Any business that is a hazardous waste generator must understand and follow the code of federal regulations and state regulations regarding hazardous waste.
California Health and Safety Code and Title 22, Division 4.5 of the California Code of Regulations cover hazardous waste disposal in Los Angeles.
Both of these sets of codes incorporate federal laws and ensure that dangerous waste is handled properly. This includes proper storage, handling, transportation and disposal in order to protect public health and the natural environment.
What Is Considered Hazardous Waste?
Hazardous waste is any byproduct that is produced from work or research that has no further use.
The Environmental Protection Agency (EPA) or California’s Department of Toxic Substance Control (DTSC) regulate hazardous waste management.
The United States Department of Transportation has also separated hazardous materials into classes for purposes of transport. They are:
- Class 1 - Explosives
- Class 2 - Gasses
- Class 3 - Flammable Liquids
- Class 4 - Flammable Solids
- Class 5 - Oxidizing Substances and Organic Peroxides
- Class 6 - Toxic Substances and Infectious Substances
- Class 7 - Radioactive Materials
- Class 8 - Corrosive Substances
- Class 9 - Miscellaneous Dangerous Goods/Hazardous Materials and Articles
Depending on which class hazardous waste falls into will determine how it is labeled, handled, transported and disposed.
Understanding Generator Requirements
The hazardous waste industry has a variety of different regulations and regulatory agencies. It is critical that any business that generates hazardous waste understands their basic responsibilities and generator liability.
Depending on how much generators produce, they will fall into one of three classes that have been determined by the EPA:
Conditionally Exempt Small Quantity Generators (CESQGs)
Less than 100 Kilograms per month. If the site is located more than 200 miles away from a treatment or disposal facility, they are allowed to store waste on site up to 180 days or up to 270 days. Accumulation begins once the generator has collected the first 100Kg.
Small Quantity Generators (SQGs)
More than 100 Kilograms, but less than 1000 Kilograms of waste. The accumulation time limit starts on the day the waste reaches 100 Kg. Regulations allow for the storage of waste on site for up to 180 days. If the disposal facility is located more than 200 miles away from the location the period increases to 270 days.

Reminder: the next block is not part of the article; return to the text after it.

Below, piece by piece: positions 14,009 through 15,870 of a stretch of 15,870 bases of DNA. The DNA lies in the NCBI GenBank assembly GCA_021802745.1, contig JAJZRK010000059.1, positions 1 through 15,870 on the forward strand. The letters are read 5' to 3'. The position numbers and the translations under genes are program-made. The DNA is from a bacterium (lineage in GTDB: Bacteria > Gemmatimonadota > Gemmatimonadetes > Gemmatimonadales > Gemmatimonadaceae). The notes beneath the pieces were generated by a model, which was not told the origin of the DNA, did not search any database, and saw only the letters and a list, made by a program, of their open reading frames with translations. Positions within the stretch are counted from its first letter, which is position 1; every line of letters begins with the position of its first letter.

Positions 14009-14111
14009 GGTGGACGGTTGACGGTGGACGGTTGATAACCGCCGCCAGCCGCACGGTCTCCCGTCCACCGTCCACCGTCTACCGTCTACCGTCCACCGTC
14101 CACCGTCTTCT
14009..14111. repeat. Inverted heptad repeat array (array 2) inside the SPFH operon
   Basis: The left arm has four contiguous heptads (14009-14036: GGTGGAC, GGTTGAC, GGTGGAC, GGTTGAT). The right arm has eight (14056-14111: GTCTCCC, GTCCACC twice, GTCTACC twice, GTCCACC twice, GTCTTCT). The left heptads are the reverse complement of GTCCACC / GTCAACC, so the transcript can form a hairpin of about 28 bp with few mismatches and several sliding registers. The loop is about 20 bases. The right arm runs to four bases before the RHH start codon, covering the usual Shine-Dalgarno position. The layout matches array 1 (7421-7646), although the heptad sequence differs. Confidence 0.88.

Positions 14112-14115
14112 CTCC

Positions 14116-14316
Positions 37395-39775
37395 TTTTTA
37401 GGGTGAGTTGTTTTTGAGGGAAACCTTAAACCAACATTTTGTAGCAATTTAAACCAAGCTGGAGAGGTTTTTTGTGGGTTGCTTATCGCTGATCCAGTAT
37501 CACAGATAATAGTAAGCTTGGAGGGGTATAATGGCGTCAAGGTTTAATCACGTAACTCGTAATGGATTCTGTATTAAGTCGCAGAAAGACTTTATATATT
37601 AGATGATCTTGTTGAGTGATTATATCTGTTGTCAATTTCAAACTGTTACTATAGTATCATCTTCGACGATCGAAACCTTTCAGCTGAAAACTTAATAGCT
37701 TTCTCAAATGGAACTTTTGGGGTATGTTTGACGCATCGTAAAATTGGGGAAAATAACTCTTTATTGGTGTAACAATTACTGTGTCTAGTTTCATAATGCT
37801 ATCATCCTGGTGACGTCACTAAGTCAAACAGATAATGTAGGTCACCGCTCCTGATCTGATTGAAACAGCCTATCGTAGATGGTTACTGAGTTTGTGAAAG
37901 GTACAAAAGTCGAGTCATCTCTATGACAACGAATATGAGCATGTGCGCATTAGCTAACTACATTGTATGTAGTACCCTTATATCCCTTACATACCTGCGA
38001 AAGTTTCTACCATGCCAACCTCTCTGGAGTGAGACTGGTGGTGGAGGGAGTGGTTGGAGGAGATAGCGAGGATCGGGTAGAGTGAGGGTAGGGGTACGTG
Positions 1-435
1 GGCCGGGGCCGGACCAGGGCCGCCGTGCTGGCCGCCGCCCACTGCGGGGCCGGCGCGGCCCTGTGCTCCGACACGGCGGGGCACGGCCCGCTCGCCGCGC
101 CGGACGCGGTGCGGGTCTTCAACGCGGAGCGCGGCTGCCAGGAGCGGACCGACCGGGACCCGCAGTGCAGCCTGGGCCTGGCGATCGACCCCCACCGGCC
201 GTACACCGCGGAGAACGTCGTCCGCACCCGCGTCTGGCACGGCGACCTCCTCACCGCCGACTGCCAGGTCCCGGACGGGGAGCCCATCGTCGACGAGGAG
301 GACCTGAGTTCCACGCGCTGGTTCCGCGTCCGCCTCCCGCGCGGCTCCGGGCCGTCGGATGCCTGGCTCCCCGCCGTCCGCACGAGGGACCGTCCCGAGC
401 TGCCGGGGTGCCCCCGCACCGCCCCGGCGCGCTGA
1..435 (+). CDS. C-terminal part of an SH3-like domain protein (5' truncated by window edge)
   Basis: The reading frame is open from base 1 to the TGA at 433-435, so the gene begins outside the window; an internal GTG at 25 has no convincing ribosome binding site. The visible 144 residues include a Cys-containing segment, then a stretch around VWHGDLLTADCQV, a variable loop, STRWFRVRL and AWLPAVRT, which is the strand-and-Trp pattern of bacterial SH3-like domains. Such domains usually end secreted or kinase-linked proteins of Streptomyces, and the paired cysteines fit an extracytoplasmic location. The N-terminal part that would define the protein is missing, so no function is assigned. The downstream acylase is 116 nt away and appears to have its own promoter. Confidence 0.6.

Large Quantity Generators (LQGs)
Operations that produce more than 1000 Kilograms per month of hazardous waste on site. The accumulation start date begins on the first day of the first week waste is collected. The waste has an on-site storage limit of 90 days.
There are many regulations that govern generators. These include:
- Amount of hazardous waste that can be accumulated
- Accumulation time limits
- Whether you must obtain an EPA identification number
- Personnel Training
- Contingency plans and emergency procedures
- Preparedness and Prevention
- Air Emissions
- Land disposal restrictions
- Waste Minimization
- Pre-Transport Requirements
- Biennial Report
- Exception and Additional Reporting
- Record Keeping
- Facility Type
- Facility Closure
You can find a summary table of generator requirements on this EPA site.
What is Cradle to Grave Liability?
A generator is responsible for the hazardous waste it produces. In fact, their liability doesn’t end when the containers leave their shipping dock.
Hazardous waste generators continue to be responsible for their hazardous wastes as well as any costs associated with future releases of that waste.
In the past, situations like Love Canal in New York and the Valley of Drums in Kentucky created massive environmental pollution because of improper hazardous waste management.
And, both of these incidents were very costly to clean up and compromised the health of people in those communities.
In order to help safeguard against future incidents like these, the Environmental Protection Agency (EPA) established what is known as “cradle-to-grave” liability for all hazardous waste generators. This applies to all facilities generating hazardous waste under the Resource Conservation and Recovery Act (RCRA).